Then, of course, there’s the looming threat of a hangry’ outburst. They need food to chew on (perpetually) before they bite off each other’s heads! So I dash to the kitchen, my head in a swirl. Peanut butter sandwich…as I spread the butter I re-run a passage I was working on…editing… “that part needs a rewrite”… “What could be a better word for…” I switch channels and get back to the food one… ok, a ham and marmalade one too…and what did Z want? And these are only the in-betweens, there’s lunch beeping, “what’s for lunch?” in another corner of my head!

Keeping their hunger pangs down with this, that, or the other something light they can snack on between meals, without losing their appetite for a proper meal is a daily challenge. There are days when I’m just a breath away from climbing the walls. I let off steam by deep breathing and muttering mantras (I’m doing good. I’ve got it under control. I can do it. I’m patient…) under my breath so they can’t hear, and I do the best I can. 

We’re all trying to do the best we can! These little ones must find it even harder to adjust to being locked in, away from friends, and school with its activities and community. This thought helps me to rein in the frustration and sail on even keel even in choppy waters. But I have my human frailties and limitations too. So I need to accept and acknowledge my feelings of inadequacy that overcome me, at times, and the fatigue, both mental and physical.

I love having the kids around. I am closer to them and am a part of their life more than ever now. We share so much more… conversations, jokes, games, and camaraderie! And I do love doing their lessons with them and teaching them some new things too.

This brings me to the subject of this post… Math… the bane of my life 🙂

I’ve been getting 5 yr-old M to do single-digit addition sums and made a small step into single-digit subtraction. She’s learned her two tables and can max her revision tests: oral and written. Just the other day, I gave her a written test with blanks and she did very well: All correct answers!

As I watched her excited and loving her numbers; sums, tables, and tests, I thought of a 6-7-yr-old me and how I disliked arithmetic. And how tables tripped me up when I was quizzed in an oral test! As she rattled out her answers in her oral test, I compared it to the picture of me and my orals in the same two-three tables. It was funny and I found myself laughing. It was such a contrast in every way – the teachers (me Vs my mum), the students (me Vs M), and the love of the subject (me Vs M).

A foray into my journals threw up this short entry:

Two times Nine is…..umm…is…er…

I think I should add a few incidents with Mummy. Daddy’s been hogging all the space till now. Not that there’s much that transpired with her and me together…..I was always a Daddy’s girl…a tomboy. Anyway, Mummy was (as all mummies were in their homes) my teacher at home. Very bad really, for me, when it came to Arithmetic because she was short on patience and I was short on memory, especially when it came to multiplication Tables. By the end of an interminably long study hour, I’d manage to finally get through one Table and escape.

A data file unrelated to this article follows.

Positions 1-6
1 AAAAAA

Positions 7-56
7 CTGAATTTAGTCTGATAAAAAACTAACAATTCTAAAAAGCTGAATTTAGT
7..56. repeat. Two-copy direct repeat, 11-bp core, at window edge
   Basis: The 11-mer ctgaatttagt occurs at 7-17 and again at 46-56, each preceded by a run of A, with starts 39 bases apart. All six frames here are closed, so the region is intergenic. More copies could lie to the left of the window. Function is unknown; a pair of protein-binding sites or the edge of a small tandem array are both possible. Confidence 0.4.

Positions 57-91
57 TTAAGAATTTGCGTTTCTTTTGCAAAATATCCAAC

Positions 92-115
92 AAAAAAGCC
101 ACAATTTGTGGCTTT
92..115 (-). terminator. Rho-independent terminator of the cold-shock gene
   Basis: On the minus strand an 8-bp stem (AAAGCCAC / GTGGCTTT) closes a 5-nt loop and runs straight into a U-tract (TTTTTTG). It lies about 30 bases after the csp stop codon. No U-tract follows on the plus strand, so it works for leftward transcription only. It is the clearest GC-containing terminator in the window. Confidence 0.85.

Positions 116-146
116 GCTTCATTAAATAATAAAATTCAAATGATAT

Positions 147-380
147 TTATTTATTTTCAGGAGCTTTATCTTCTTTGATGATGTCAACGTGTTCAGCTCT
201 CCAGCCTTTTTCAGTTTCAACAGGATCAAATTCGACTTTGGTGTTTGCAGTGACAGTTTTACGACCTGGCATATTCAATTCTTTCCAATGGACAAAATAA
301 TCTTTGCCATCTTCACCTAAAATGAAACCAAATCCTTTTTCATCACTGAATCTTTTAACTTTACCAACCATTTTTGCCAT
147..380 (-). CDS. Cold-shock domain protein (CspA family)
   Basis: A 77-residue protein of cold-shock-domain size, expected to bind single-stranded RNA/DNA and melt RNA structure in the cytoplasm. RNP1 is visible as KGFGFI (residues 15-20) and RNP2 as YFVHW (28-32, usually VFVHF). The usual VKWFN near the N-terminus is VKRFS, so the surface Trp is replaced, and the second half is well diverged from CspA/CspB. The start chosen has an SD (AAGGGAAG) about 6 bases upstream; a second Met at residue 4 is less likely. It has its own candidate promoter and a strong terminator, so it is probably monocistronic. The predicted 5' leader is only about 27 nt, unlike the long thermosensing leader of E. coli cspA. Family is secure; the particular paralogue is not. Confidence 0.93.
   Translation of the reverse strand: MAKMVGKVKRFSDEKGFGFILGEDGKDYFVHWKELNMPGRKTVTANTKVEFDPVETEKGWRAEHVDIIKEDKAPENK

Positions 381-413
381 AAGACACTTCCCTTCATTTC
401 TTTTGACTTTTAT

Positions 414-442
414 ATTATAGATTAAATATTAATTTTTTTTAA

Oh yes! Escape it was. For my face, which would be burning with the tight slaps she’d land so precisely on my small cheeks, and the small palms that got whacked with a ruler, or my legs that got thwacked with a ladle or whatever was in her hands. Getting away was the greatest relief of the day.

Poor thing, she must have been relieved too! When I think back to the almost stupid way I’d stare at her, while I stumbled and hemmed and hawed my way through the same old Table day after day, my heart goes out to her…..any one would go crazy. So I had to find a method to remember my Multiplication Tables and avoid being slapped. And what a way I devised!!

I’d generally wait till she was in the kitchen instructing the cook and doing odds and ends. I would stand against the door jamb, in the pantry, and my elder brother would stand behind me hidden from her view. Then I’d very quickly and very loudly say the whole Table and hey, without a mistake! Jasper’s prompting got me a lot of praise and shorter study hours, till the day she decided to quiz me. My prompter failed me. Ah! It was back to the grind and a good slapathon and copious tears.

I couldn’t get why she got so impatient and exasperated. She, I guess, couldn’t understand why her bright daughter, good in all other subjects, cultural activities, sports, and discipline was so daft with numbers.

The slapping didn’t last long, though. I sobbed my heart out sitting on Daddy’s lap and convinced him that I was scared of her punishments and so I couldn’t remember anything. He must have spoken to her. She must have understood or found it a huge relief that she was off the hook if I didn’t fare well in the exam 🙂 Whatever, the punishment went back to a longer study hour or Time Out. Grounded. No playing outside with my friends or even my brother. I didn’t mind that because my brother and I found enough of recreation and fun things to do inside the house too.